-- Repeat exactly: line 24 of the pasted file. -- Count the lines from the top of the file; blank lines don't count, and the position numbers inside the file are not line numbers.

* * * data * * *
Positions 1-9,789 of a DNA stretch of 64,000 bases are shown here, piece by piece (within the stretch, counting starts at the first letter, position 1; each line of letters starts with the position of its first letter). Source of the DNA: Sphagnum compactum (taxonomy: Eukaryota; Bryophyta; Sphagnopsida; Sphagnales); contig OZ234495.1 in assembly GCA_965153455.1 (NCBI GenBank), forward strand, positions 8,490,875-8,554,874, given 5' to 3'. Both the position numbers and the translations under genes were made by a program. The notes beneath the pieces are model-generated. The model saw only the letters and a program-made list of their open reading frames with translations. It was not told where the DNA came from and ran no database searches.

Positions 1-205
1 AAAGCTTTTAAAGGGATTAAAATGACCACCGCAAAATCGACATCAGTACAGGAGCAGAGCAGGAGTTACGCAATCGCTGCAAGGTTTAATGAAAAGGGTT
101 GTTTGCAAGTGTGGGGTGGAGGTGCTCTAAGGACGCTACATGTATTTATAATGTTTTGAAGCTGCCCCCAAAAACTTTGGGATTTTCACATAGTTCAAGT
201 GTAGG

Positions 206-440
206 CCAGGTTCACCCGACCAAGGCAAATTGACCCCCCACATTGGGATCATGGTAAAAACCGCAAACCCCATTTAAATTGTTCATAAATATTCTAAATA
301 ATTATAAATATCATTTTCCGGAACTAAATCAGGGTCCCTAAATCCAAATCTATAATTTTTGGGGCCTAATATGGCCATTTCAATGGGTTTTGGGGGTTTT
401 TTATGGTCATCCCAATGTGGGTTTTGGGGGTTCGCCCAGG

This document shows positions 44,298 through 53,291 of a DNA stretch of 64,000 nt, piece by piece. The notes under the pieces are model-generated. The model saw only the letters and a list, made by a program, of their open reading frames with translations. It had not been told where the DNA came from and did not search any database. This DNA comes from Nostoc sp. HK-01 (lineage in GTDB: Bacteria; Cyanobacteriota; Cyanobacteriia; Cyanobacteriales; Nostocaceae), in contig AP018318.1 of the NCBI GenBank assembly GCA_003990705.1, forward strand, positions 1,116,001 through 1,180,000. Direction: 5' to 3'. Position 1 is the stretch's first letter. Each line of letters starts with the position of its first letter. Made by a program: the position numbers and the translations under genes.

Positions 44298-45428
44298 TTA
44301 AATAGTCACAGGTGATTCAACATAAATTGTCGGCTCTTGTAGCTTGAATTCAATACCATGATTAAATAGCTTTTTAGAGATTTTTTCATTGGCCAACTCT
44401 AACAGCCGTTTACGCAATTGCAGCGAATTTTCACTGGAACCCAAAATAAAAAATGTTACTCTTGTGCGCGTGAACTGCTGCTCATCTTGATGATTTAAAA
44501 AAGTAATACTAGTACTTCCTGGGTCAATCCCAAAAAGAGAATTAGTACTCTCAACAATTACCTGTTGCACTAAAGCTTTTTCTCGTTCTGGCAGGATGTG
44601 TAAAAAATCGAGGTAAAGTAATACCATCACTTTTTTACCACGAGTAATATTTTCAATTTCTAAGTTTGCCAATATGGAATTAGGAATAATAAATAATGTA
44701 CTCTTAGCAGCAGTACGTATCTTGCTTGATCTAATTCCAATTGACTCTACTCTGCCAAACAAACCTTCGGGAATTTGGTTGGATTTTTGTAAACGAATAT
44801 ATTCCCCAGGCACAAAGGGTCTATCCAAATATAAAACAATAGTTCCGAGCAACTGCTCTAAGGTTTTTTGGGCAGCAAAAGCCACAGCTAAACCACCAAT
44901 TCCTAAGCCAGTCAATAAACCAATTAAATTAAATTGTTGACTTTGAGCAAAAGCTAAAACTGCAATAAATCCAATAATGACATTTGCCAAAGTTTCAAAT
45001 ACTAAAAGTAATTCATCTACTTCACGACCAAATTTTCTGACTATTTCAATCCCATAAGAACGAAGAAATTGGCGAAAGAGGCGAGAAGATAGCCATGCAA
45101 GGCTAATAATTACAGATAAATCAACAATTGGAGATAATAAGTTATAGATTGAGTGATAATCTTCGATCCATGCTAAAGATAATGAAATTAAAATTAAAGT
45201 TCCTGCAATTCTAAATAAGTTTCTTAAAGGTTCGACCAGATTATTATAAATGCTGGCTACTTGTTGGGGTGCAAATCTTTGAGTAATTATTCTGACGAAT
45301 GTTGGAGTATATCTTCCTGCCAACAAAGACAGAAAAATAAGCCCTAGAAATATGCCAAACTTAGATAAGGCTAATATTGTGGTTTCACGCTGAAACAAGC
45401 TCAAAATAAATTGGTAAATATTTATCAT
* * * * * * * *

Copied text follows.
45401 TCAAAATAAATTGGTAAATATTTATCAT